Not to mention that many of those same a$$holes make it impossible to get off the “newsletter” (and I use the term lightly) once they’ve added you. Somehow there’s always a database error or the like when you go to unsubscribe. Or the famous “it could take up to 2 weeks for your email address to be removed from our system.” Yeah right.


  • Michael Dorausch on said:

    This practice drives me crazy and I’m glad you addressed it. in my industry in particular it’s gotten real crazy, my spam box is flooded with crap from sales reps, it’s sad.


  • Stephanie Cockerl on said:

    I am a firm believer in giving folks options to keep in touch. Guess what? Its 2011 and email is not the only way. That’s why its important to list social media channels as well. They may like you, but not enough for you to email them weekly.


  • Lannon on said:

    HAHAHA!! Well said! And the same goes for texting and phoning me on my mobile with your stupid sales calls at what always seems to be the worst time! :/


  • Lea on said:

    Ah, yes – and when the newsletter comes to thirdpartydomain.com@mydomain.com, clearly telling me either thirdpartydomain.com sells their list, or have been hacked (seems more likely) – and the sender can’t understand what I mean when I tell them the list they have bought isn’t clean… (“bought? we didn’t buy a list?!?”)

    I’ve given up the education method. I just write a new filter…


  • Jim Rudnick on said:

    @Lisa….re:”1.After they visited your company’s booth during a trade show and were forced to hand you a business card that contained their email address…” is so so so true….

    I love the ability to just toss in a card to get entered in a “free iPad2″ type contest, but yeah…I know that such an entry will always include tons of spam…just the way that non-marketers work…sigh…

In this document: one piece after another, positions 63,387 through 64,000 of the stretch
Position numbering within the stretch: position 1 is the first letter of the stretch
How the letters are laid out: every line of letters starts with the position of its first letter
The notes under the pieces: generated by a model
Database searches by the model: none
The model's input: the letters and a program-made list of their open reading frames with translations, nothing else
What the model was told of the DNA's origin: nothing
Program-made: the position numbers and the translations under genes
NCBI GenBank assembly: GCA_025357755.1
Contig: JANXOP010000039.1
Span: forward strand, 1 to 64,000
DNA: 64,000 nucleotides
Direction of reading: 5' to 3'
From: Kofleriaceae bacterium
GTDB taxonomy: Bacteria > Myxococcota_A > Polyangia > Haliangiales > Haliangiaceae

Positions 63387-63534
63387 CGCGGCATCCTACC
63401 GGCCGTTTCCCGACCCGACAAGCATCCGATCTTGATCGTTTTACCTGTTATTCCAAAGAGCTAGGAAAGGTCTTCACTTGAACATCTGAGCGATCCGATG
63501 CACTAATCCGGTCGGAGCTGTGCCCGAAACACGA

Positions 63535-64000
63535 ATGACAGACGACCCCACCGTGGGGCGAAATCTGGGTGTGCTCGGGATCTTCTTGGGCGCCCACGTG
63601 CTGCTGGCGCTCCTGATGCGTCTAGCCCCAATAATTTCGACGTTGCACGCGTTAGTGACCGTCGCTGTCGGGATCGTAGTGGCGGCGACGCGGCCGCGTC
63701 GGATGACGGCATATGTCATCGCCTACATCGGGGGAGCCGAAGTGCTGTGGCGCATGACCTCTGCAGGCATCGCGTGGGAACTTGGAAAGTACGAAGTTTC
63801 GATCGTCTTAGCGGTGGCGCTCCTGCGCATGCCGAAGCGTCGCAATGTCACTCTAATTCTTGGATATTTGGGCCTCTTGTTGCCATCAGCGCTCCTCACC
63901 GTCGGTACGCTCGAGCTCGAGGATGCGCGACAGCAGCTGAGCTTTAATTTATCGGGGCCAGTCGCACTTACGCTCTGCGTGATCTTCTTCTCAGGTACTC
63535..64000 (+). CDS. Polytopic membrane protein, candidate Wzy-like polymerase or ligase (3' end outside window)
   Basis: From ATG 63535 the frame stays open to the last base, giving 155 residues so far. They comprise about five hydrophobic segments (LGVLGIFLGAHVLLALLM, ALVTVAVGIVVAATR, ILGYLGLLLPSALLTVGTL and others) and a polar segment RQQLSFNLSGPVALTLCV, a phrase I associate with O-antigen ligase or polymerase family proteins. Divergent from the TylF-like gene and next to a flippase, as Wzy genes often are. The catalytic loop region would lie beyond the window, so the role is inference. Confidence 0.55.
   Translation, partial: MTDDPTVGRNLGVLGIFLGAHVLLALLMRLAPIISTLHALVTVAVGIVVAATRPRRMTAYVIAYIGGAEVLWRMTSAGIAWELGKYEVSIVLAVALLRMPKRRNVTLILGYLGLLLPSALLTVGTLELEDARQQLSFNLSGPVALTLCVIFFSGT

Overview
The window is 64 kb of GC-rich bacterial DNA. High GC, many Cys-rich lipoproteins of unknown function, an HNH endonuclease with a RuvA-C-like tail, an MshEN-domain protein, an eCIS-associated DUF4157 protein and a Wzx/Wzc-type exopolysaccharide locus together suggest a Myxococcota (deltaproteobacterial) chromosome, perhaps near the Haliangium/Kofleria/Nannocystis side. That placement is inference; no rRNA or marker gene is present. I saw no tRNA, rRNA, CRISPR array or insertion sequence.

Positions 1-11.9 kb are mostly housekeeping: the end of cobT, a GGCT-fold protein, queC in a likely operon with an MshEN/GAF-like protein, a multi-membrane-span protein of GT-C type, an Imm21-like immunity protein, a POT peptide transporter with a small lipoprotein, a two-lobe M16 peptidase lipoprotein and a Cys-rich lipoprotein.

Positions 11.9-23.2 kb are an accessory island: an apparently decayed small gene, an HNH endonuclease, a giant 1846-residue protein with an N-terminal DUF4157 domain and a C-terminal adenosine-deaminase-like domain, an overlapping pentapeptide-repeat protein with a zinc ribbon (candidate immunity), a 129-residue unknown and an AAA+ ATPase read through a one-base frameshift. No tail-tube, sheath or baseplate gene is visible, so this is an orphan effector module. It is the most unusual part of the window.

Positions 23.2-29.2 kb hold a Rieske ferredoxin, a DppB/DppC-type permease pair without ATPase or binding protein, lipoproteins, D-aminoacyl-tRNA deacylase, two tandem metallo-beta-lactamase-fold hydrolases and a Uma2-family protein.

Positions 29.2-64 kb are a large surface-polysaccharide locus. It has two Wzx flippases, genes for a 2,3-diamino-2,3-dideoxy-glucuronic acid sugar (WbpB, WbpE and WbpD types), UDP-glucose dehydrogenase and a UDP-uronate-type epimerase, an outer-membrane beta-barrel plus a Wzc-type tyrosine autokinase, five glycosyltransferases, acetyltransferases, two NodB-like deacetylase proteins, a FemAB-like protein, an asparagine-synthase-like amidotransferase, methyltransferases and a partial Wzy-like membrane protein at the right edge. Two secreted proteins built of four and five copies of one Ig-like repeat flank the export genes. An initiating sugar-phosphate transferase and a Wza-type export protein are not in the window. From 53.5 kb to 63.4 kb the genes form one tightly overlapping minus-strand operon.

Course, then there’s the thought that anyone who DOES spam me, goes on my “I’d never buy dickey-do-dingo” from them mantra…one that I do live by, eh!

    :-)

    Jim


  • Monica Ricci on said:

    I don’t know how many times I’ve tweeted about this. UGH. I spend more time than is reasonable UNsubbing from CRAP I never subscribed to. I’m at a loss as to how I ended up on these lists too, because I don’t shop online THAT much and usually the lists I’m on are people/companies whose products and services I’m not even familiar with. Makes me as crazy as the folks who consistently misplace apostrophes!


  • Henry Louis on said:

    If we follow the above steps, I dont think we would be able to reach out wide audience. I understand that its of no use but we can expect a very little percentage of conversion.


  • Nick Stamoulis on said:

    Great post! I was actually just talking about this recently because I find it hard to believe that spam email is at all effective today. The only people that should receive email from marketers are the people that have stated that they want to receive it.


  • DJ Waldow on said:

    Love this (as always).

    One thing: I’ve never been a huge proponent of double-opt in. In fact, I think it’s a terrible idea. To me, it’s analogous with getting someone to say yes to buying your product then emailing them “Are you sure?” Curious why you are a fan…